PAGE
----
Part of this is the result of a decades-long systematic effort by those on the right to promote minority rule in America and, in particular, to ensure that the interests and power of a small fraction of Americans—primarily rich, white, Christian men—would remain protected. Part of this is due to the fact our system was born deeply flawed and our efforts to fix it were fitful and incomplete. Part of this is simply due to neglect, to failing to do the work of reassessment and reinvention that the Founders themselves anticipated would be a central strength of their legacy.

It is naïve to think that a single act, a single trial, a single election cycle will be enough to repair the damage that has been done.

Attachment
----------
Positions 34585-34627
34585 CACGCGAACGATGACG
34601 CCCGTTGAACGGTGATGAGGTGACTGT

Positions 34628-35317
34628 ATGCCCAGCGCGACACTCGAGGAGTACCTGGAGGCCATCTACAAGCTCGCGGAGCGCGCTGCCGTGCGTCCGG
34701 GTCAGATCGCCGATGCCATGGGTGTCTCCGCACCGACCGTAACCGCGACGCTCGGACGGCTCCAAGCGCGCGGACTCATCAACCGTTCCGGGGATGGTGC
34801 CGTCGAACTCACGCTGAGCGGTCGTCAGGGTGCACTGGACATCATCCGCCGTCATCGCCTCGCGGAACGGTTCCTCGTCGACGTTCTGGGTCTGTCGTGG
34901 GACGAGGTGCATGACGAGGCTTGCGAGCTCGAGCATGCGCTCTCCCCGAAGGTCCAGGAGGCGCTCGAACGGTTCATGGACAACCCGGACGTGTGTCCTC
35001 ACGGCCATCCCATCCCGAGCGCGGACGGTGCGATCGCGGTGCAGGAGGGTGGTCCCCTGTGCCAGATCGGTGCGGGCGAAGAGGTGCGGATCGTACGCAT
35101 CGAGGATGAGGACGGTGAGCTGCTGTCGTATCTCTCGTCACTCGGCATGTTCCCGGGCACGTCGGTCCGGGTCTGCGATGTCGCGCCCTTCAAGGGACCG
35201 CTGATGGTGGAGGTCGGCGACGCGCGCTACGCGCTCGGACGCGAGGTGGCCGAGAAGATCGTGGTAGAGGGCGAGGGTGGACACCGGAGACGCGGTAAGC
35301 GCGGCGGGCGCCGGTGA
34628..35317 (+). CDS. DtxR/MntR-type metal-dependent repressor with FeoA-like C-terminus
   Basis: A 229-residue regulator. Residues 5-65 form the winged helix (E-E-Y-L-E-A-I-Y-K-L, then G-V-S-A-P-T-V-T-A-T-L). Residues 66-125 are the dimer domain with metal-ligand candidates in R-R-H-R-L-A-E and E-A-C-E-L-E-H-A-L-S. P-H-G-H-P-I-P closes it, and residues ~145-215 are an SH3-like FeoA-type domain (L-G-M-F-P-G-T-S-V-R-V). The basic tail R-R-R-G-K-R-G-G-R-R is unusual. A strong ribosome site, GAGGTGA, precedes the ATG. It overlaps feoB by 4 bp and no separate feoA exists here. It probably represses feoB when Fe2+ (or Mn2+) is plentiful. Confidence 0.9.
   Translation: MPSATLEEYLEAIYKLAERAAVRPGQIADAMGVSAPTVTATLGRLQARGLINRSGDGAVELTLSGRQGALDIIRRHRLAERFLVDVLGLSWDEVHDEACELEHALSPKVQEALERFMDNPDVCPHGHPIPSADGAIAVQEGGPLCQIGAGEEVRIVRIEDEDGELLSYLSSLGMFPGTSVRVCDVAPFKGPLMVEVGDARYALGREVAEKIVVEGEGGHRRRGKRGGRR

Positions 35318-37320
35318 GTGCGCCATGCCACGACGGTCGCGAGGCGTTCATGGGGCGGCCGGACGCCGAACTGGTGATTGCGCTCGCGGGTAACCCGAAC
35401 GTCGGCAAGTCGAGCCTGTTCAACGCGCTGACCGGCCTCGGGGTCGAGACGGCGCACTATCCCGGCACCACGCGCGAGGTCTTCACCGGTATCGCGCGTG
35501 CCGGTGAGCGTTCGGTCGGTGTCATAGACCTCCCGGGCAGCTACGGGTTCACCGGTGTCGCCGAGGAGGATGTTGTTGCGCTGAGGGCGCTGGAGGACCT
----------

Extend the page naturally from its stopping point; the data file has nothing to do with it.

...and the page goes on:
When big donors on the right—the Kochs, the Mellons, Harlan Crow and the backers of the Federalist Society among them—began their effort decades ago to win statehouses, they knew theirs was a long-term project that would take many years to achieve

They sought the power to set state election rules and gerrymander, so they could control Congress and get their preferred judges lifetime judicial appointments to advance their practical and ideological goals, and so they could put presidents in place who support those efforts.

A protestor holds a banner in front of the federal courthouse after he was indicted again.

Jonathan Ernst/Reuters

The same is true for the disciples of Roger Ailes and, later, Rupert Murdoch on the right. They sought to create a media ecosystem that would promote their political perspectives, their “values,” their candidates, and ultimately their skewed view of facts—even when they were completely divorced from reality.